Bottom talk: do you want a vee or a concave or both?
Published in Wavelength issue 219
It has to be said, I do like a good bottom. It must flow, have good curves and compliment the rest of the features - surfboard features that is. And as with all features of a board there is a yin and a yang. A vee bottom is the total opposite to the concave. Let me explain…
Vee bottom - this is when the centre of the board is higher than the rail line, usually with a flat surface running from the rail to the peak of the vee. This peak acts as a crucial pivot point to allow the board to tip from rail to rail. Due to the extra surface area created by the peak at the stringer it dispels water to the rails. This cuts through the water, shedding water to the rails of the board. This basically creates directional control, but due to drag, this in turn detriments speed. Vee is generally found in the latter half of the board, with modern shortboards running with a vee right on the end of the tail. This will help roll the board rail to rail off the back foot. However, a variant of this is forward vee, which sits at the mid point or further forward of the mid point of the board. This helps cut through any chop the board may encounter, so is useful for boards running at high speeds, like step-up boards and guns. A belly bottom or rolled vee is a smoothed out variant of the forward vee, and is a rounder transition to the centre of the board, usually found in 60’s style longboards, some retro boards and the mini Simmons style boards which are making a comeback too. Again this creates control at high speeds, so is usually found on boards that already have momentum or glide.
The yang to the vee is the concave, which is a slightly more complex beast. This is best described as a lower centre line at the stringer compared to the rail line, and is typically a smooth transition. If you think about it, this too increases the surface area, but it collects water rather than shedding it. This creates lift, which therefore creates speed, but causes the board to suck to the surface of the water. So this means that the concave bottom increases speed, but makes the board stiffer and less maneuverable. However, there is a way of tackling this. For example the Lost Rocket had huge amounts of concave, but had a vast amount of tail rocker to counteract the stiffness from the concave. This hopefully highlights where the previous characteristics used by shapers can be combined to create the overall desired effect from the board.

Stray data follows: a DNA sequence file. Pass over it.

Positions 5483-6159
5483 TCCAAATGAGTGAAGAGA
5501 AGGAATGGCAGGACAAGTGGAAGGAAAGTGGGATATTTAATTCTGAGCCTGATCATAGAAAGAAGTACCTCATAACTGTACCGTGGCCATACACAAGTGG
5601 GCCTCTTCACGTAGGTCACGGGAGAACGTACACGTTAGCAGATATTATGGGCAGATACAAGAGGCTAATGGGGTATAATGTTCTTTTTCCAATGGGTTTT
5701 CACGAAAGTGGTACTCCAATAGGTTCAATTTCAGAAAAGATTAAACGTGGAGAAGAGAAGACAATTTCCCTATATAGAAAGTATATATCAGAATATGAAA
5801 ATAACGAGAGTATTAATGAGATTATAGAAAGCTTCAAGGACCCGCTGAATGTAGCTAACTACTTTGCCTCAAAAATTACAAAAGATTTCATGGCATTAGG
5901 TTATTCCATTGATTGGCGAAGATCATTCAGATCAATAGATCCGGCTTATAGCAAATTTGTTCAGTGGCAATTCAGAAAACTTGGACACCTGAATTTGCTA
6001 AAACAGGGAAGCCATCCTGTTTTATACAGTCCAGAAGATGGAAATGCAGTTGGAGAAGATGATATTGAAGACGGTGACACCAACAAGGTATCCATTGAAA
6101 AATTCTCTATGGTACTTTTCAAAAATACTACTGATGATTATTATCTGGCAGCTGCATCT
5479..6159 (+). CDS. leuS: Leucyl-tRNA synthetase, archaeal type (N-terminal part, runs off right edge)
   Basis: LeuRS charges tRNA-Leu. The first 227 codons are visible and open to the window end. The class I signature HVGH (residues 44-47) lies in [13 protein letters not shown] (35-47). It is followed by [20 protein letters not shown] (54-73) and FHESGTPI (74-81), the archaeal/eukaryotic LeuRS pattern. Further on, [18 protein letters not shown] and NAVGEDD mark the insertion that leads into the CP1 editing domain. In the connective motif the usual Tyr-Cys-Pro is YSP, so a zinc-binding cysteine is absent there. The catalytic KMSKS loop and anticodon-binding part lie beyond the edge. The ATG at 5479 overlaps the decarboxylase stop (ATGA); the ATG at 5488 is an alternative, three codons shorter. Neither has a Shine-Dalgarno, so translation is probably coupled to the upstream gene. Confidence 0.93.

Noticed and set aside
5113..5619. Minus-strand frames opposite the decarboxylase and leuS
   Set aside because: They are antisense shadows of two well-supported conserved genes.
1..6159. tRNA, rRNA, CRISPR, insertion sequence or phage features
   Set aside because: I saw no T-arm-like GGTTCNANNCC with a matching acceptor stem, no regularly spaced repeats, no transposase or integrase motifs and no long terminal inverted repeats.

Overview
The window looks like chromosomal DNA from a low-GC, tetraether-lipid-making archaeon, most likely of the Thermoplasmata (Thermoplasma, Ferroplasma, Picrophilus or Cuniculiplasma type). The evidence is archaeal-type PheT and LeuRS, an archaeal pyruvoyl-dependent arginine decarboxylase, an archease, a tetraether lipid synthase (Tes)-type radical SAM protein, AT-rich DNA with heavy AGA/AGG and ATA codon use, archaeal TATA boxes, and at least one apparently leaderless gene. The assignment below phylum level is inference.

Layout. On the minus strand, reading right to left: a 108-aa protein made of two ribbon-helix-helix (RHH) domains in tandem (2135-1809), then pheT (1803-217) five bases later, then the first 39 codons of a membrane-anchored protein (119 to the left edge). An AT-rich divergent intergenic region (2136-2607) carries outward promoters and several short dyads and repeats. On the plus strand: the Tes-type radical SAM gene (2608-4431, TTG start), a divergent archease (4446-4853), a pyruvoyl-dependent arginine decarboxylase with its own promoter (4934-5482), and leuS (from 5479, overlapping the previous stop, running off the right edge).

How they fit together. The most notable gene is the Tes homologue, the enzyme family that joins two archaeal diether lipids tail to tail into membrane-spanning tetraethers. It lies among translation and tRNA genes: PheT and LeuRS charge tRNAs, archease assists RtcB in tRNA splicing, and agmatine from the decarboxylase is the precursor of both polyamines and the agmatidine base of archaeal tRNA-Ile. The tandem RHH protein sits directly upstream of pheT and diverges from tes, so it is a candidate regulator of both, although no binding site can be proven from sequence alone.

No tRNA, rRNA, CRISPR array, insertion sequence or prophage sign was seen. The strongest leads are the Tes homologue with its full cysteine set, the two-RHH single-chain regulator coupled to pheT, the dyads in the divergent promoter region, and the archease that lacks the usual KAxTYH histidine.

The other method is to bring in what they call spiral vee or something more subtle such as a double concave. A double concave has a concave on either side of the stringer line, leaving the string area level with the rails. A spiral vee is a double concave, but the stringer line is higher than the rail line. This creates the pivot point we discussed, but also creates lift. A blend of something is never as strong as the pure version, so a double concave or spiral vee will never have the maximum effect of a vee or a concave.
Yet another variant is the channeled bottom. Linear channels cut out between the fins give extra hold in the water and also create a defined water-flow out through the tail. Channels were big in 80’s and 90’s for super fast and hollow waves. They are making a small comeback in a few boards such as the Peter Daniels Fang and many of Tomo’s strange but effective hydrohull boards. A smoothed out channeled board which sits between then double concave and channel bottom is a Bonzer bottom. These are ridiculously fast two or four concave channeled bottoms. However they rely heavily on four specialised canard fins to add an extra dimension to water-flow. This becomes super complex and deserves its own section, which is why next month I’ll talk about fins.